psychologists, counselors, and crisis team members in planning the schoolís
4. Provide teachers and parents with information about what to say and
do for children in school and at home.
5. Have teachers provide information directly to their students, not
during the public address announcements.
6. Have school psychologists and counselors available to talk to
student and staff who may need or want extra support.
7. Be aware of students who may have recently experienced a personal
tragedy or a have personal connection to victims or their families. Even
a child who has been to visit the Pentagon or the World Trade Center may feel a
personal loss. Provide these students extra support and leniency if
8. Know what community resources are available for children who may
need extra counseling. School psychologists can be very helpful in directing
families to the right community resources.
9. Allow time for age appropriate classroom discussion and activities.
Do not expect teachers to provide all of the answers. They should ask questions
and guide the discussion, but not dominate it. Other activities can include art
and writing projects, play acting, and physical games.
10. Be careful not to stereotype people or countries that might be home
to the terrorists. Children can easily generalize negative statements and
develop prejudice. Talk about tolerance and justice versus vengeance. Stop
any bullying or teasing of students immediately.
11. Refer children who exhibit extreme anxiety, fear or anger to mental
health counselors in the school. Inform their parents.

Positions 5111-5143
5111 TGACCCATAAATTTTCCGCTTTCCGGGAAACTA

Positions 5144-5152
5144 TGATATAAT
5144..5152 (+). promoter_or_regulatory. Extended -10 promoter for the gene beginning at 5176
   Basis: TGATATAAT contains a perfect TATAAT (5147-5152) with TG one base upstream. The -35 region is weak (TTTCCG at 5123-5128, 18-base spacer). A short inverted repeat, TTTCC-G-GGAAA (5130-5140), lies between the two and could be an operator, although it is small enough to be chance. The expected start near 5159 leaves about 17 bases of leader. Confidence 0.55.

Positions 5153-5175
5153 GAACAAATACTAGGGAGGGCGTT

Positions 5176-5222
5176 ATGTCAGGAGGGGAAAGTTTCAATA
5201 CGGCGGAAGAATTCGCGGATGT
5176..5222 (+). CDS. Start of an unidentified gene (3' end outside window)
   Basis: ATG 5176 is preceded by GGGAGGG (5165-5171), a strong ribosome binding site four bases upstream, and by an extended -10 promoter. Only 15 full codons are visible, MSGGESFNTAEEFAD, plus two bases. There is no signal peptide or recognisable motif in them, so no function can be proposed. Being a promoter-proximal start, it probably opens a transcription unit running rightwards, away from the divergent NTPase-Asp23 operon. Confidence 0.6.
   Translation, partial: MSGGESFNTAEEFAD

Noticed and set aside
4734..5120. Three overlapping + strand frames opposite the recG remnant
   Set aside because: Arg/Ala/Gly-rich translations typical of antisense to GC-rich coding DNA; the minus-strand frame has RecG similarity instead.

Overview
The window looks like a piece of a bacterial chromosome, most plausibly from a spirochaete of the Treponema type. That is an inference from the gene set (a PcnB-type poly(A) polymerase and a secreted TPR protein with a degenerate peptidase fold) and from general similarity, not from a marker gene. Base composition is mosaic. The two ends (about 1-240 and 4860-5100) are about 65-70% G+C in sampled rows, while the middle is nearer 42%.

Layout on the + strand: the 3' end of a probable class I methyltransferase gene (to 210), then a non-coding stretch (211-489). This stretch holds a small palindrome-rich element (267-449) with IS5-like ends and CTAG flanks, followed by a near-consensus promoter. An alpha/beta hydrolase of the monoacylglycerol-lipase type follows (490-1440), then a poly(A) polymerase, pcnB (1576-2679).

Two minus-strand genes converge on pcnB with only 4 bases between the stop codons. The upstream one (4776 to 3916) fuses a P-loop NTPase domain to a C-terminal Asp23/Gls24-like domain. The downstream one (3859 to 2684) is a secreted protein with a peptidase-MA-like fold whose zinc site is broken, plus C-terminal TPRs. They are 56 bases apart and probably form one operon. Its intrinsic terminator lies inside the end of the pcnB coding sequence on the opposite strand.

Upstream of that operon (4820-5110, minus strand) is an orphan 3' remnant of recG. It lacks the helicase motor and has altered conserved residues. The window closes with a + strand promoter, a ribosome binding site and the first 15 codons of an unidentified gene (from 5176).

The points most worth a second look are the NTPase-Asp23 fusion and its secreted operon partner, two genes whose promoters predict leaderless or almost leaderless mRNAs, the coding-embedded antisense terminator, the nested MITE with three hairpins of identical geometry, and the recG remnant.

12. Provide an outlet for studentsí desire to help. Consider making
get well cards or sending letters to the families and survivors of the tragedy,
or writing thank you letters to doctors, nurses, and other health care
professionals as well as emergency rescue workers, firefighters and police.
13. Monitor or restrict viewing of this horrendous event as well as
For information on helping children and youth with this crisis:
at (301) 657-0270 or visit NASPís website at
www.nasponline.org. Materials on
related topics will be posted over the next few days.
About the NASP:
NASP represents 22,000 school psychologists and related professionals
throughout the United States and abroad. NASPís mission is to promote
educationally and psychologically healthy environments for all children and
youth by implementing research-based, effective programs that prevent problems,
enhance independence and promote optimal learning. This is accomplished through
state-of-the-art research and training, advocacy, ongoing program evaluation,
and caring professional service.
Copyright © 2001 is held by the NASP
Text extracted from
Originally posted: 2001-SEP-19
Latest update: 2001-SEP-19